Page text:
It is exciting when you get your first real job with a solid paycheck. However, it can be daunting when you also begin to have real financial obligations, like paying rent or a mortgage, paying off student debt or financing a car. Saving for retirement when you are in your 20s may seem less important than these immediate concerns, but saving early is the key to enjoying a comfortable retirement later.
Start Investing Early
The single most important step in your retirement strategy is to begin saving in a retirement fund as soon as you have steady employment. Saving over a longer time is beneficial because the interest that your money earns each year is plowed back into your account, where this interest will then itself earn interest. This is called compounding interest, and it is crucial for building long-term wealth.
It is critical to set specific goals for your career and retirement that are clear. There are different philosophies about the pros and cons of paying off debt versus saving for retirement, but the bottom line is that both strategies are important. If you have debt, map out a plan to set aside specific amounts for paying down debt and saving for retirement. Make sure your goals follow criteria that are conducive to success. A good strategy is to have amounts deducted automatically from your paycheck into a retirement account. If your employer has an employee match option, make sure you contribute at least up to that percentage. Try to increase your savings percentage each year or every couple of years.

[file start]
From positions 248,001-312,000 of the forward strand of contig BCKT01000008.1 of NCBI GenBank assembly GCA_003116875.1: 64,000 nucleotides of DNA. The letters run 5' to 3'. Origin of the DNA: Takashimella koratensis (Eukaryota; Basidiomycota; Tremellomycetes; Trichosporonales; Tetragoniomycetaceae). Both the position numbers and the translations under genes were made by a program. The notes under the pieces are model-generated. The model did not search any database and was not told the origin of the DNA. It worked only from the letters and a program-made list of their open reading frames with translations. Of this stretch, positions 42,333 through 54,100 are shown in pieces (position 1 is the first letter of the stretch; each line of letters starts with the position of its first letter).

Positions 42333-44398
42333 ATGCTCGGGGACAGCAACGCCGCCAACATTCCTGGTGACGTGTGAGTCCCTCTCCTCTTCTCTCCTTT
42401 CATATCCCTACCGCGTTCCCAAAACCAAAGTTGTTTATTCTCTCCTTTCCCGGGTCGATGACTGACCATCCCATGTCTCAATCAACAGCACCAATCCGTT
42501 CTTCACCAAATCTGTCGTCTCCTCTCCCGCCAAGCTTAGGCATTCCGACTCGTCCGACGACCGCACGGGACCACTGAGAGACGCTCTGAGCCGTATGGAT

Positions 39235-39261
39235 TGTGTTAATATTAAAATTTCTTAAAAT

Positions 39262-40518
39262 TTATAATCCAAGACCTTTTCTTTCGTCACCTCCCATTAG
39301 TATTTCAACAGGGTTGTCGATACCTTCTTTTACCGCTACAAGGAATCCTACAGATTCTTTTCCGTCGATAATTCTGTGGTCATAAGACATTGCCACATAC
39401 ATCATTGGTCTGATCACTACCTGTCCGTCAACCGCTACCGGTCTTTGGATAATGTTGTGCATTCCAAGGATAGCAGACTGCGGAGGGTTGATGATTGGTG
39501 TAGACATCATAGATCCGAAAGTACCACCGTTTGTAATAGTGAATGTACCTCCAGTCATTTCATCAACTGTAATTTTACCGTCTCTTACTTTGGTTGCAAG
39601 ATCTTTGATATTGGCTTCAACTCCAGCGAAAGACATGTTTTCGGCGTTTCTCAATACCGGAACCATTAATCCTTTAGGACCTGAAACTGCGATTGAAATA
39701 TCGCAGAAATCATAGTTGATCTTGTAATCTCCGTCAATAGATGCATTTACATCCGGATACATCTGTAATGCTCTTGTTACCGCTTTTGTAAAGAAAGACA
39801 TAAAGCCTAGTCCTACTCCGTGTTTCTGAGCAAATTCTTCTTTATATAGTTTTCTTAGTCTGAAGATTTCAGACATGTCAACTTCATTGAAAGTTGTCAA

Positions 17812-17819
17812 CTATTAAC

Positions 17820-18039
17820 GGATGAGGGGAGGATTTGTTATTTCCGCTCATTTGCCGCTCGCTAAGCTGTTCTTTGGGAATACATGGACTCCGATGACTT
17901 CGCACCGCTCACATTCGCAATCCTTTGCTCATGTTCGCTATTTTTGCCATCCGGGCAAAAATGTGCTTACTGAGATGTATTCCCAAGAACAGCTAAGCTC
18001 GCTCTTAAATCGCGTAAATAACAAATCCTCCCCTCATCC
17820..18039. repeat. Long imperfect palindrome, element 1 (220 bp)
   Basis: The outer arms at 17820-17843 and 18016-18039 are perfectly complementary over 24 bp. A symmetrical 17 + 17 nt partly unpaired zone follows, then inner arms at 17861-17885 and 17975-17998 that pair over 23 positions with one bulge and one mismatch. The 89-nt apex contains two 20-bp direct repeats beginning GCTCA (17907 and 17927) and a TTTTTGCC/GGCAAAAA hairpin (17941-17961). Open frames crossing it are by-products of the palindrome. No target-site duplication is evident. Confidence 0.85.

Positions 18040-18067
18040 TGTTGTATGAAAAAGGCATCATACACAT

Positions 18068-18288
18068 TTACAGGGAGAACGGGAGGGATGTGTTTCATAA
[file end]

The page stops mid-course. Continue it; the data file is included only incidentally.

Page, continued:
Set Up Taxable and Non-Taxable Accounts
When you retire, you will be able to start drawing money from your retirement accounts. These accounts may be a 401k with your employer, some type of individual retirement account (IRA) or both. Depending on the type of account, this money will be taxed or not when you withdraw it. If you contribute money after you have already paid taxes, then you will not owe any additional taxes on either that amount or the interest it has earned. If you contribute money before you have paid taxes on it, you will owe taxes on the contributions and the earned interest when you take it out. Both strategies are advantageous in that you save paying taxes now on any pre-tax contributions and save paying taxes later on after-tax contributions. Many people advise combining a mixture of both savings options.
It is important to realize that you are in charge of your own financial destiny. No one else is going to save for your retirement. Start early and start well in order to end successfully.
Here’s another article you might find helpful: 3 Facts About Social Security You Probably Didn’t Know